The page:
Darden’s Kindle experiment is not quite over but the verdict is already in: Most Darden students prefer not to use the electronic reading devices in the B-school classroom.
Nonetheless, the trial was informative. “We were very excited to be part of the experiment,’’ says Michael Koenig, Darden’s director of MBA operations, who initially contacted Amazon about the pilot project. “We learned a lot and are much more prepared as a top tier business school to face the complex challenges of digital content distribution for all future Darden students.’’
The concern with the electronic reading devices is that they are too rigid for use in the fast-paced classrooms of the Darden School where the Socratic method and case-based pedagogy means students have to be nimble.
“You must be highly engaged in the classroom every day,’’ says Koenig, and the Kindle is “not flexible enough. … It could be clunky. You can’t move between pages, documents, charts and graphs simply or easily enough compared to the paper alternatives.’’
Koenig learned of the dissatisfaction from a mid-term survey that concluded with two key questions: Would you recommend the Kindle DX to an incoming Darden MBA student? A total of 75 to 80 percent answered “no,” says Koenig.
The other survey question asked Kindle-using students: Would you recommend the Kindle DX to an incoming MBA student as a personal reading device? A total of 90 to 95 percent said “yes,” says Koenig.
“What that says to me is that Amazon created a very well-designed consumer device for purchasing and reading digital books, magazines and newspapers,’’ says Koenig. “It’s not yet ready for prime time in the highly engaged Darden business school classroom.’’
The Kindle DX was given to a randomly selected but representative group of 62 First Year students as an alternative to the traditional paper business cases, articles and textbooks. Darden was one of seven schools selected for the program and the first to launch last fall.
The project was initiated as part of the School’s effort to give students the opportunity to test out a leading edge eBook Reader in the Darden environment, as an added convenience helping students prepare more easily for classes and to help the Darden School continue to track toward its aggressive environmental sustainability goals. (Students participating in the program, however, also had access to paper textbooks and business cases to ensure fairness.) “We’re constantly piloting and assessing initiatives which provide our students the opportunity to go paperless,” says Koenig.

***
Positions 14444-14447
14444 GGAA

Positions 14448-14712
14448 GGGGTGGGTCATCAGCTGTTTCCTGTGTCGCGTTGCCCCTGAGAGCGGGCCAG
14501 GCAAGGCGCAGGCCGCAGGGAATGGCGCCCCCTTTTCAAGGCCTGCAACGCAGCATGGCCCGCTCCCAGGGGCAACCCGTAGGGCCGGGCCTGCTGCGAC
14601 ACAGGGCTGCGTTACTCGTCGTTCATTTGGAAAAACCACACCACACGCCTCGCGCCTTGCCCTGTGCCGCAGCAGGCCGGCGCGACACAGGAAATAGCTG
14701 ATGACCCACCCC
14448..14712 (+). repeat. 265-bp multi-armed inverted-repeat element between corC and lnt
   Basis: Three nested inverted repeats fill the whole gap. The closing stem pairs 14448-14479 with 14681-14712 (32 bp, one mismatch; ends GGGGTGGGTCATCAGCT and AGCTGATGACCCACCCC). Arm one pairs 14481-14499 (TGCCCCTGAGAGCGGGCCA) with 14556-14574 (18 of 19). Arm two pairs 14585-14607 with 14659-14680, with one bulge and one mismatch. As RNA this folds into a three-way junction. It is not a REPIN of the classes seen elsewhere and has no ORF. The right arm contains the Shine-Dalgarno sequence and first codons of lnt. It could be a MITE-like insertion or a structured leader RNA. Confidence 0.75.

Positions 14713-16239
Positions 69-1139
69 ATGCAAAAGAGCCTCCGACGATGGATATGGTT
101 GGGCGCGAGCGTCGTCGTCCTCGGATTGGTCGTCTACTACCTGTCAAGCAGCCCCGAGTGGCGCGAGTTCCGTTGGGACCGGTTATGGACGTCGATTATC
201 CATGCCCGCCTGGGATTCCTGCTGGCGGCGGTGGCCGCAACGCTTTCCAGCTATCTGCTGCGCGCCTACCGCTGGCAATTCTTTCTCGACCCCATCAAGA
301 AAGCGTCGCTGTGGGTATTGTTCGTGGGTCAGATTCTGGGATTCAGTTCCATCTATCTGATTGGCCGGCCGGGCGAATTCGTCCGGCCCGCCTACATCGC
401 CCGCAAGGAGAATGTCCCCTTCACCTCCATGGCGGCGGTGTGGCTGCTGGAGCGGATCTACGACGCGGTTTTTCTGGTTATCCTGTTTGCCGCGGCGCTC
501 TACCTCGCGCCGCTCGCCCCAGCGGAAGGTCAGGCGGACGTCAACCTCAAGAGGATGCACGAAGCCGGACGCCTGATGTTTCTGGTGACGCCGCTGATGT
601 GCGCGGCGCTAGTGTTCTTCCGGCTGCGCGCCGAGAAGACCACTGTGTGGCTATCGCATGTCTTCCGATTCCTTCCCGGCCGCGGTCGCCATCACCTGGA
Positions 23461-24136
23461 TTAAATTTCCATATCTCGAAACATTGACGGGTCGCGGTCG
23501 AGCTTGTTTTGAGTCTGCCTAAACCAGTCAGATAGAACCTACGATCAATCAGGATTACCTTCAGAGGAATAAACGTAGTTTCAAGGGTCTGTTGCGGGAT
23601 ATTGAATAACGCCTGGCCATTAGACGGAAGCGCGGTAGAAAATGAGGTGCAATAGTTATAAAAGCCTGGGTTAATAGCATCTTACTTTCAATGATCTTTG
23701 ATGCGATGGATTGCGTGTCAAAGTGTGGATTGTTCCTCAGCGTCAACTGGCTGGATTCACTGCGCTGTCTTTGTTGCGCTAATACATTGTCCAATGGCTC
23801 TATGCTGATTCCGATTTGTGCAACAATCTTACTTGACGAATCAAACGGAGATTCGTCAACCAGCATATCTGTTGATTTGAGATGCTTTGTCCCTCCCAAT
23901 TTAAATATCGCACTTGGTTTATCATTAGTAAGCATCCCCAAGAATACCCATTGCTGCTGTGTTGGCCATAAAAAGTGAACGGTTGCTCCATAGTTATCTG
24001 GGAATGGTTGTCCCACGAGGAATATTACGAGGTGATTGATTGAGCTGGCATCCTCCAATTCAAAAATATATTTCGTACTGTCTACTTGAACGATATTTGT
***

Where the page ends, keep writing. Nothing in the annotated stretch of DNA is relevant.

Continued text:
Darden aims to be a zero waste, zero carbon enterprise by 2020 and a top 10 school for teaching and research on sustainability by 2013.
Koenig says a handful of “power users’’ used the Kindle almost exclusively to prepare for class and for use in the dynamic and demanding classroom itself. Many utilized the device in preparation and reading prior to class, but most, however, turned to traditional paper-based classroom material including notes and business cases upon entering the classroom.
Koenig says if Amazon decides to target the higher education market, the pilot and our survey results have helped to identify those few hardware and software upgrades necessary to begin competing against the traditional paper options available in this marketplace. “eBook readers like the Kindle DX already represent an early stage disruptive technology in the higher education course materials acquisition and distribution arena,” he said. “Through this pilot, Darden’s strategy to address these impending changes to this marketplace and its impact on our students is well ahead of our peers.”
Founded in 1954, the University of Virginia Darden School of Business improves society by developing principled leaders in the world of practical affairs.
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